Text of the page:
This is something which have me concerned sometime now. I've seen a bunch of "Will Ubuntu work in X?" things that most of the time will end in "why you don't try?" kind of answers, and generate several answers. Rizwind comment warp it quite nicely:

Your question is worded in such a way that people will turn away from it. It assumes 1. someone has a new MacBook. 2. someone wants Ubuntu on it 3. someone is registered here and 4. is willing to post all that went wrong with their installation. Question have a lot more traction when you run into problems trying to install Ubuntu and ask about those problems. The problems you run into do not need to be because of using a Mac so might have a wider audience ;)

Such questions are impossible to track down unless you have a similar hardware/software and will be useful to a small (very) audience. Those type of question itch me to close them for:

  1. Too broad: There are several things that can go wrong for one person that will not necessarily go wrong to other. A focus on specific problems you have found could be more efficient.
  2. Opinion based: not all everyone have the "exactly same" hardware combination even when they use the same model. The bug controllers of the linux kernel know this. It will incite answers like: it's fantastic in my system or, don't do it, it sucks. Those question that generate those answers is no-good.
  3. I had a third reason, but somehow I forgot it (remember to take notes of ideas...)

Well, that's it. We could get thousands of question asking if Ubuntu can or not do this and that, in this or that way, without a real problem at hand.

I know I can just ignore those kind of question, but hey! tags doesn't help me, to move it out of the way, since those questions get tagged with anything.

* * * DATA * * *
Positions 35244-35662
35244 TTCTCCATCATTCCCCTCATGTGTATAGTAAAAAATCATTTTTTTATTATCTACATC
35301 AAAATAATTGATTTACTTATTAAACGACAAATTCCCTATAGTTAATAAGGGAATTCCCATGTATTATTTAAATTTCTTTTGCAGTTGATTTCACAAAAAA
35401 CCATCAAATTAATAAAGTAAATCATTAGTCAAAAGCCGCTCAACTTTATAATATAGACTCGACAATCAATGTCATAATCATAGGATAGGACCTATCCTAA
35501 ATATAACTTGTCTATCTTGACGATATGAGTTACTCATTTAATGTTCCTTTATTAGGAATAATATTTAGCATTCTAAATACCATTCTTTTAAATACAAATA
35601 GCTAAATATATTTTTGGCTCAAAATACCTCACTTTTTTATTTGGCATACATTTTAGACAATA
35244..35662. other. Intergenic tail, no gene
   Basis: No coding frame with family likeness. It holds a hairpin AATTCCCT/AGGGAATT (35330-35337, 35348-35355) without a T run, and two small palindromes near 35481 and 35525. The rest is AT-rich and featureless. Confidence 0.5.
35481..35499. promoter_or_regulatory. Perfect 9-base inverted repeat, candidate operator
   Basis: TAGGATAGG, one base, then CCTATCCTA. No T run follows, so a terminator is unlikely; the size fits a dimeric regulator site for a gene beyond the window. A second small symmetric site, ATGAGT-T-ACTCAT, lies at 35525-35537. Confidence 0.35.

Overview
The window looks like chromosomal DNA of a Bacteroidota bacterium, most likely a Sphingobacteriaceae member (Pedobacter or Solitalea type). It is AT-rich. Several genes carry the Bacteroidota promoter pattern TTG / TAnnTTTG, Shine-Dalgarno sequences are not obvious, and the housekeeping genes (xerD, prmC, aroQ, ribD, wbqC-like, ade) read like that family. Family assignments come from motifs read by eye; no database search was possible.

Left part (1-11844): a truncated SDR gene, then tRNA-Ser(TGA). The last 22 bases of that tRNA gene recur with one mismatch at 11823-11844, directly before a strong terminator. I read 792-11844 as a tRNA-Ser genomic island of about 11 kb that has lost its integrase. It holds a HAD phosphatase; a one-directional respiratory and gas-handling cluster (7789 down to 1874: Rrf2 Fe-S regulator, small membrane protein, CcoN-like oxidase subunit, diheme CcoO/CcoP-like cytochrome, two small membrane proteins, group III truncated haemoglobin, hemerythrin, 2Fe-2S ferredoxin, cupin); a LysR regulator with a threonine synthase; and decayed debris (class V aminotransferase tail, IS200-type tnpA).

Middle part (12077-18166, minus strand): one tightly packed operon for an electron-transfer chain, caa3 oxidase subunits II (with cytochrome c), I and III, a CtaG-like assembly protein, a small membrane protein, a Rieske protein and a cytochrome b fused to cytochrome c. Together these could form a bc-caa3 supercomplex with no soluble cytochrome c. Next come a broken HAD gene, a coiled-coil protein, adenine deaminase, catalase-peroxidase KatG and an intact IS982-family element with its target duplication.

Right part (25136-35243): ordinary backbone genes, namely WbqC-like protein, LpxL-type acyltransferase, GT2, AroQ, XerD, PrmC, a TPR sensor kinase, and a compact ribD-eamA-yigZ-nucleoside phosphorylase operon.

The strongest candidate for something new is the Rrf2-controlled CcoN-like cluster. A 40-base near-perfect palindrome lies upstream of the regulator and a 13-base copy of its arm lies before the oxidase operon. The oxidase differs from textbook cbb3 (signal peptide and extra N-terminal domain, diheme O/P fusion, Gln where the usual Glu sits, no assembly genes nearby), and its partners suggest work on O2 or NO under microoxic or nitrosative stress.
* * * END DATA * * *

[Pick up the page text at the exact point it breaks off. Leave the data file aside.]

1 Answer 1


I think your question is mostly a duplicate of: http://meta.askubuntu.com/questions/3053/what-are-common-canonical-questions-for-our-site

However, in the case of a user asking an unanswerable question, the correct thing would be to point them to a question about how to find out the info they need to make their question better, for example: I have a hardware detection problem, what logs do I need to look into?

  • 1
    Generally speaking, duplicates on meta are irrelevant. We use them for [support] and [feature-request] questions (because time usually isn't a factor for them), but [discussion] questions usually serve more as a PSA/call to action kind of thing, so bringing that up frequently and with fresh eyes isn't a bad idea. Instead of duplicating, we just leave a "Related:" link instead. :)
    – user98085
    Commented Feb 17, 2014 at 12:55
  • @FEichinger Interesting theory, and I guess it makes sense to apply to AU, however, it doesn't seem to be practiced on meta.stackoverflow.com
    – virtualxtc
    Commented Feb 17, 2014 at 13:02
  • 2
    Well, MSO is different. For one, they can use bounties to bump questions, which is a really big help. That said, I can't say I've noticed them actually closing PSA/call-to-action style questions as duplicates of much older questions - which might just be because they usually don't get such questions. SO doesn't have too many recurring problems (the huge close queue on SO is pretty much the only thing I can think of) that aren't addressed with [feature-request]s or [faq]s.
    – user98085
    Commented Feb 17, 2014 at 13:07
  • +1 I didn't realize you can't bounty meta AU
    – virtualxtc
    Commented Feb 17, 2014 at 13:17

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